Friday, February 27

Warne's wishes

Shane Warne appears to be backing Flintoff and Panesar for the Ashes series in the press.

Given that England appear to actually lose more often with Flintoff playing than when he is out injured, and comparing what Panesar has done recently to Swann's achievements, it would appear that wily old Warney still wants Australia to win comfortably...

Cricket - who's number 1?

At this point on the second day of the first Test between South Africa and Australia, I seriously have to wonder if I haven't written off the Aussies too soon.

Oh dear. At the time of writing, SA are 4 for 2 in reply to 466 all out... Still, the Aussies started strong against England in 2005, and we know how that ended up.

Thick skin required

Reading this BBC News article today reminds me how there are still a large number of companies that just have an over-inflated opinion of how good it is to work in their offices.

I mean, seriously - you expect a 16 year old to be thrilled non-stop about working in marketing and logistics?

I'd be worried that a company that supposedly works in marketing has such a poor grip on reality. Firing her has made the company look far, far worse than if they'd kept on
a 16 year old who was getting bored at work.

They also compare facebook to the company notice board - no it's not. It's comparable to a comment made with work colleagues down the pub. Would the company sack anyone who said they were "bored at work" at the pub?

Wednesday, February 11

Science - the funding wars continue

An article from across the pond, this time, where they have many of the same problems as in the UK. Prof. Steve Quake from Stanford University writes in the NY Times about how funding by committee tends to squeeze out some of the more adventurous ideas. The comment on a rejected proposal of “typically bold, but wildly ambitious”, or variants thereof, is probably familiar to many scientists currently seeking funding.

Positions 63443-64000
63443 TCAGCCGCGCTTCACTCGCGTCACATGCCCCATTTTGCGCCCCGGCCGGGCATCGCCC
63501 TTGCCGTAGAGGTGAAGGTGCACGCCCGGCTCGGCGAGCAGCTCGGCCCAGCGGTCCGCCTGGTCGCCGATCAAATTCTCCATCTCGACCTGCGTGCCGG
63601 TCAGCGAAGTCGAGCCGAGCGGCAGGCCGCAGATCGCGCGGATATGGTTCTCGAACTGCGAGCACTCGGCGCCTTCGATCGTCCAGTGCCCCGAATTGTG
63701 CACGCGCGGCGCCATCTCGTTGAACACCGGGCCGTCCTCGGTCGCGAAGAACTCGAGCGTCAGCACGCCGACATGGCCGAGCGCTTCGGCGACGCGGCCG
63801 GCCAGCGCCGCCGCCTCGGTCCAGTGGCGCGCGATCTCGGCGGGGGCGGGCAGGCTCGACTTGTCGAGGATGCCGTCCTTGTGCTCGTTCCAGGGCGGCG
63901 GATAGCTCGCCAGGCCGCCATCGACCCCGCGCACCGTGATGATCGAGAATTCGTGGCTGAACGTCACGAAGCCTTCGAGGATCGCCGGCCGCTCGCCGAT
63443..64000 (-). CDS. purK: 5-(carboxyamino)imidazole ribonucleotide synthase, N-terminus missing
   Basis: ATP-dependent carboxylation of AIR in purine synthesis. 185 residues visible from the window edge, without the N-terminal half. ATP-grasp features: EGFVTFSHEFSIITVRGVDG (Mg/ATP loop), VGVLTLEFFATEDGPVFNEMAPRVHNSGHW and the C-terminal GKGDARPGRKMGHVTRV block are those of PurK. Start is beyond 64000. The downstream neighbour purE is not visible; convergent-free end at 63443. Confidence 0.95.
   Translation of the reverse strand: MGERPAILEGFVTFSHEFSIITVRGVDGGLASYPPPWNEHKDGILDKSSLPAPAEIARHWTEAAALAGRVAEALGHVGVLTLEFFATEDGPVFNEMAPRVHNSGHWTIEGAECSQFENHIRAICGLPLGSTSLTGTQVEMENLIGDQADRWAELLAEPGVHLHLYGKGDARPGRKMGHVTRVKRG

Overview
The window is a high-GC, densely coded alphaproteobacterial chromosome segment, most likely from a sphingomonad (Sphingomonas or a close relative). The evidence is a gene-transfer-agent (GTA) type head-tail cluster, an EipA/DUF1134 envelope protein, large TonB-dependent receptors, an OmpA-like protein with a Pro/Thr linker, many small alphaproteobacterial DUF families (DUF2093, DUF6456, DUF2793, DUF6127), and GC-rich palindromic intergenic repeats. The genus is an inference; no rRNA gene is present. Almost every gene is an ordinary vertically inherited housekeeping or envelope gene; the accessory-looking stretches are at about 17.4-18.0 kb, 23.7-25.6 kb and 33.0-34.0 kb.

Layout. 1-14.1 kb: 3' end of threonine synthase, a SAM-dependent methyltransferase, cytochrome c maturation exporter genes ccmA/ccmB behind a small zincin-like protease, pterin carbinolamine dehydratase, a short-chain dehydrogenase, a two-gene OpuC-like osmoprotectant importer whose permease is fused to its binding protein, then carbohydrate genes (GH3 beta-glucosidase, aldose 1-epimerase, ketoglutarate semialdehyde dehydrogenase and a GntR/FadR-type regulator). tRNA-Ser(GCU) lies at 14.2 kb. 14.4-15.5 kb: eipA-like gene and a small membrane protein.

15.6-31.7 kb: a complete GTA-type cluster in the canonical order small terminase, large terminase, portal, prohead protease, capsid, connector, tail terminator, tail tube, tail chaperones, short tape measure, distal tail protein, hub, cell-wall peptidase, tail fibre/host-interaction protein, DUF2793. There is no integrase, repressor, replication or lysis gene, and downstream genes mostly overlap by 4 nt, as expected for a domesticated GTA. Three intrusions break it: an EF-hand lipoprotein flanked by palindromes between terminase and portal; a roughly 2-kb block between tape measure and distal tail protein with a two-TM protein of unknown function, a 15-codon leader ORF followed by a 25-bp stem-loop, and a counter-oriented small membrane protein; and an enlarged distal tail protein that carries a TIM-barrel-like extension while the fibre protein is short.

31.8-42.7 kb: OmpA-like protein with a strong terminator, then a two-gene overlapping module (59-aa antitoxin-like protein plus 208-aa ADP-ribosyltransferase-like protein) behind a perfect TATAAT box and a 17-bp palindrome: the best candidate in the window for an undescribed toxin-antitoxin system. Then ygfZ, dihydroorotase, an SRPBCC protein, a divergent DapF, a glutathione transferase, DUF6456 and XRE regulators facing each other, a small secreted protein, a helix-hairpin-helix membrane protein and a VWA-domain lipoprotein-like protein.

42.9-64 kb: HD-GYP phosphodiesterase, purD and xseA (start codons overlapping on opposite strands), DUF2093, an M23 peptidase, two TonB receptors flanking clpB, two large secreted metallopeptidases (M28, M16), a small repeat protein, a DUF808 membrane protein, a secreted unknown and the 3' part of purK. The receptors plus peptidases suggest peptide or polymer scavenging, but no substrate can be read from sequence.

One difference between the US and the UK is that there is a chance that the US - seeing the success of the NIH special awards that Quake refers to in his article - may be creating more opportunities for bold and wildly ambitious research. The UK, however, continues to give the impression of going the other way, with research funding increasingly linked to immediate gains for industry.

Wednesday, February 4

BBC, population control and internet babbling

This Monday, the BBC published an article on the elephant in the room of environmentalism - population control.

Basically, if the planet has a limited capacity then the more people there are the less they can consume each. At some point, there will be a requirement to match the number of people to consumption - and this will not necessarily be peaceful.

So, the article looked pretty sensible and rational, and then I got down to the comments... is the BBC trying to make North Americans look like frothing paranoid bigots, or could they not find enough frothing paranoid bigotry from the English (looking at the standard have your say comments, frothing paranoid bigotry really isn't in short supply in the UK), as the barking mad of the prairies were in full swing - "They're coming for our babies!". Oh dear. Fortunately, reading further down, the Obama-voting regions of the US demonstrated that sense and logic aren't strangers to the New World.

This is why this is such an emotive subject, and one that scientists will struggle with. Scientists are trained to deal in facts. Gather facts, build a hypothesis. If the hypothesis doesn't match the facts, can it be modified to do so? If not, abandon the hypothesis (admittedly some scientists are very loathe to abandon their favourite hypothesis)

However, not everyone is a scientist. Particularly on the internet, the model is opinion first, then find facts to back them up. Stop digging as soon as you find something that looks like a fact, even if it isn't (especially if it isn't, as digging more might damage it). If you can't find one, make it up, although finding one that someone else has made up means you can at least imitate the appearance of scientists by putting cites in. That, sadly, is the model that dominates on comments pages on websites such as the BBC and Guardian.